Mom and the Simple Things

I haven’t written as much about my mom here as I had originally hoped. Probably mostly because when I write about my mom, I want to take a lot of time, effort and deliberation, so as to make my writing worthy of her. To do her justice; to make her proud. Maybe also because part of me still subconsciously blocks out her memory so as to avoid the pain. A defense mechanism. I’m kind of an expert on blocking out pain, actually.

But a woman as special as her deserves to be remembered. I took some time over the past few weeks to jot down things I remember about her. Just everyday, simple little tidbits. Character traits, mannerisms, habits of hers.

Mommy always wanted to take family pictures. It used to get on my dad’s nerves a lot (maybe he felt like we were drawing too much attention to ourselves). The constant asking friends (or strangers) to take our picture embarrassed me once in a while, too, but I normally just humored her. And now, each picture I have of the three of us together is infinitely precious to me. I appreciate them all. In fact, sometimes I wish she had pestered us to take even more. She is glowing in each of them, obviously thrilled to be (wherever, whenever) with my dad and I. She was very photogenic. Her sweet, childlike smile came completely naturally.

Mom loved chocolate (THAT’S where I got it! Mystery solved!). She could hardly ever pass this one particular ice cream shop near her house without buying a chocolate cone. She was always eager to share, though, especially with me. She would hand the whole thing over if I so much as half glanced at it. Sometimes, she would offer to buy me a second. She was like that with many things.

Mama always wanted me to eat. She was worried about me being so skinny (I just have a fast metabolism. It’s in my genes!). She would ask me about twelve times a day if I was hungry. She wasn’t really an adventurous cook, but she had a few staple dishes she liked to make: meatloaf, baked potatoes and corn, tuna sandwiches, deviled eggs, chicken soup, beef stew, beef stroganoff, Asian style fish and steak, chili, salads. And we always had rice in the rice cooker of course (no Asian – or half Asian – house is complete without it!)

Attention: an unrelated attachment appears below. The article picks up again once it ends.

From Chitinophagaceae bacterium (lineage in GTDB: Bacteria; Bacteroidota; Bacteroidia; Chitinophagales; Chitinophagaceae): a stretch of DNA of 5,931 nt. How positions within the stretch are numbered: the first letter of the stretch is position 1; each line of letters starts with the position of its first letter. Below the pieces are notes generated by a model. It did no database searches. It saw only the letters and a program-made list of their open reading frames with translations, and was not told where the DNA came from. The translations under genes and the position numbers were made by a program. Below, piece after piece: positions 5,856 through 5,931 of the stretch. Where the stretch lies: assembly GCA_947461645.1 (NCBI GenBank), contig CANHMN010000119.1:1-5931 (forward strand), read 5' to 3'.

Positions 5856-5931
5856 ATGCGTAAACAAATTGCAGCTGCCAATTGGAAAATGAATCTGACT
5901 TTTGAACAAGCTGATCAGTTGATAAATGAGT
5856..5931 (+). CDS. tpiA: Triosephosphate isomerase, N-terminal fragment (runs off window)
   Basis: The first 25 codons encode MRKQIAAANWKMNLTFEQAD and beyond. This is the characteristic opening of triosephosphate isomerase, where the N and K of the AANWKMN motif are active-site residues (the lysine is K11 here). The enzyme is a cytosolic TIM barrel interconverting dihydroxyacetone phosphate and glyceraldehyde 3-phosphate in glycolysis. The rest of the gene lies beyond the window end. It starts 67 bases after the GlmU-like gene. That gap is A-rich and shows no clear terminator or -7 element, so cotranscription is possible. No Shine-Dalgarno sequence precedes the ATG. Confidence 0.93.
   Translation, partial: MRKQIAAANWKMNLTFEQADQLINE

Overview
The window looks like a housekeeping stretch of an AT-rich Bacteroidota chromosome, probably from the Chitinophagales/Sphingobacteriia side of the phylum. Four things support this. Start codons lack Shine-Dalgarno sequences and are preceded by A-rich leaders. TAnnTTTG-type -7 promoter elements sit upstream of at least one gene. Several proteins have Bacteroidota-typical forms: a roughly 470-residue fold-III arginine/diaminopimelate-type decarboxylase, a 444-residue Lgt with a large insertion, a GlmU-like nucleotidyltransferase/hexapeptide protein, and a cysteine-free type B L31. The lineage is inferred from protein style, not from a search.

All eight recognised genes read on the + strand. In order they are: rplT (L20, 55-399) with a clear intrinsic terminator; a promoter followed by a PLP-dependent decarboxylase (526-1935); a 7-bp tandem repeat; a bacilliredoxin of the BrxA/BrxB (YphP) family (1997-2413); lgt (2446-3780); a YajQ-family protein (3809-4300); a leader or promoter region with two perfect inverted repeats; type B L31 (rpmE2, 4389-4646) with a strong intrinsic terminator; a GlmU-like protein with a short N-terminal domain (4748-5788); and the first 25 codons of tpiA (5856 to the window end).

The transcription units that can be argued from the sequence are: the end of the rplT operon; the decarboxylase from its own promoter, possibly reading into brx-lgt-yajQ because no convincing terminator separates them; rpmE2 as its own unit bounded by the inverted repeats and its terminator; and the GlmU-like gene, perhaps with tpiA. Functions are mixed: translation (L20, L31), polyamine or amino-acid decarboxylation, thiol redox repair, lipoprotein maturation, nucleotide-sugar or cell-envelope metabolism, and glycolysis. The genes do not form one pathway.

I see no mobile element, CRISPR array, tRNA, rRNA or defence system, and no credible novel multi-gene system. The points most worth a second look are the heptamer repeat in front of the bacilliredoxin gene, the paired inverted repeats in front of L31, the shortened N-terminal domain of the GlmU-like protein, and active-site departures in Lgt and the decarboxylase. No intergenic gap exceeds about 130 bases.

Grandma loved her grandbabies. She spent a lot of time over at our place watching T during the first year or so. Taking walks, reading stories, singing songs, laughing, hugging, rocking him to sleep. When Y was born, Grandma was essentially bedridden, and she couldn’t get up and play with her. At least she got to smile at her, touch her cheeks, tell her she loved her, lay next to her, take a nap with her.

I still regret not spending just a few more days per week with Grandma. Maybe even every day. If I had known exactly when the end would be, I would have packed my bags and stayed by her side until then. I remember one night thinking about the future and what would be the best arrangement for her. I considered asking my husband if she could move in with us. We barely had time to give that a second thought. Too little, too late, as they say. Sometimes, I wonder if she felt like she was a burden to us. That maybe we would just breathe easier if we didn’t have to worry about her. I wonder if she felt that maybe the most considerate thing she could do was to let go. I tried to encourage her, support her, love her up as much as I could, but I could always have done more.

I believe in an afterlife. I always have. It just doesn’t make sense to me that people would go for so long learning, growing, loving, and bonding; building these beautiful relationships over time, just to have them ultimately disappear into nothingness; blown to smithereens for eternity. If God is our loving and intelligent Parent and Creator, which I believe that He is, he would never intend for things to just end.

So, this is my redemption. This is why I have hope. I’ll see my mother again. And when I do, I’ll tell her all the things I wish I had said, do all the things with her I wish I had done, and make a million new memories. Pure, powerful, blissful, fearless memories.

Progress Report on My New Year’s Resolutions

You may recall my amusingly simple and therefore certainly achievable New Year’s Resolutions. I promised an update and here it is!

On the off chance that you guys don’t painstakingly keep every detail of each of my posts carefully logged away, I shall refresh your memory: